Emotion, imagination

Luke Wroblewski posts about solving business problems with design, which gets at the how issue I raised here and here. The discussion of framing business problems with large scale visual narratives interests me for a variety of reasons, but mostly because we understand in narrative or story. As a meaning making method it's underused. 

Designer Jamie Hoover, interviewed by Luke, answers a question about design and problem definition:

Designers have the ability to actually show the problem. Listening to someone drone on and on through the bullet points of yet another PowerPoint deck is hardly a compelling way to be convinced that change is in order. Actually designing the presentation of a problem will dramatically increase everyone's understanding and ability to work on that problem (my emphasis).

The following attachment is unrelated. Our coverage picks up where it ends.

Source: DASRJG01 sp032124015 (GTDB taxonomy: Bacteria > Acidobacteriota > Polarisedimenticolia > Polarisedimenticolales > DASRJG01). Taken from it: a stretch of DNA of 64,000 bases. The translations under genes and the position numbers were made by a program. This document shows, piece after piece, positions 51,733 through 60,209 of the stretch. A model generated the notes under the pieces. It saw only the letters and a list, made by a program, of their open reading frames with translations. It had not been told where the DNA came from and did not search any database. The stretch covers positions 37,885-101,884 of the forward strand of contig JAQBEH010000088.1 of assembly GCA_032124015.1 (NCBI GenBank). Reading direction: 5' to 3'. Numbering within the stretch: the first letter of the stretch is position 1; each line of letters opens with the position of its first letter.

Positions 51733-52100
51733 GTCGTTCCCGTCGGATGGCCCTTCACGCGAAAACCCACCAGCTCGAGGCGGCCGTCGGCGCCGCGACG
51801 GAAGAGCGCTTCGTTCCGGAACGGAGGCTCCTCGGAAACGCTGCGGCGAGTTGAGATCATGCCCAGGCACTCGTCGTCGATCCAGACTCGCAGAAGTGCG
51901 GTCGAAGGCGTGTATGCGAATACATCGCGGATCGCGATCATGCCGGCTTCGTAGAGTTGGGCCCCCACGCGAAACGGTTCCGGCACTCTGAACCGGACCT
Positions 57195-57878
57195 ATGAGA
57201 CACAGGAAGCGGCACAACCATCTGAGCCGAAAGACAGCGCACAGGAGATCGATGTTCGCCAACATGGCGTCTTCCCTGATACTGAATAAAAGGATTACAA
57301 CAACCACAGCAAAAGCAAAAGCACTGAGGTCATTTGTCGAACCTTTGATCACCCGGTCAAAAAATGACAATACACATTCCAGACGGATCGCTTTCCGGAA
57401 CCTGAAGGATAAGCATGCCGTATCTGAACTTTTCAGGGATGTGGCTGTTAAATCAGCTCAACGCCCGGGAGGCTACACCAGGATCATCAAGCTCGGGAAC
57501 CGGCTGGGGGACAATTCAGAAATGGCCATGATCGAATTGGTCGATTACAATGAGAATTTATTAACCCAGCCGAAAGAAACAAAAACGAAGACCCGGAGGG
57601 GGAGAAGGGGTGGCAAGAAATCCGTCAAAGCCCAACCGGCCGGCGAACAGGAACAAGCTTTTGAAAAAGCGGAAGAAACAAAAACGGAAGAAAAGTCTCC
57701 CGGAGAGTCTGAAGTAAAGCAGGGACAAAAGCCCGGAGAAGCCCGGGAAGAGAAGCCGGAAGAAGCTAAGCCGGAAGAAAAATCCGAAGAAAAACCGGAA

Visually uncovering the problem beats a mechanical presentation of an issue most of the time. Visuals, like photo journalism, aim to persuade or evangelize a point of view, which is another way of engaging people on an issue's merits. It's surprising to me how often I rely on an appeal to reason or logic instead.

Emotion is our creative engine. In problem definition it leads the imagination, in problem solving, the heart.

Wayne

Technorati: design, design thinking, creativity, imagination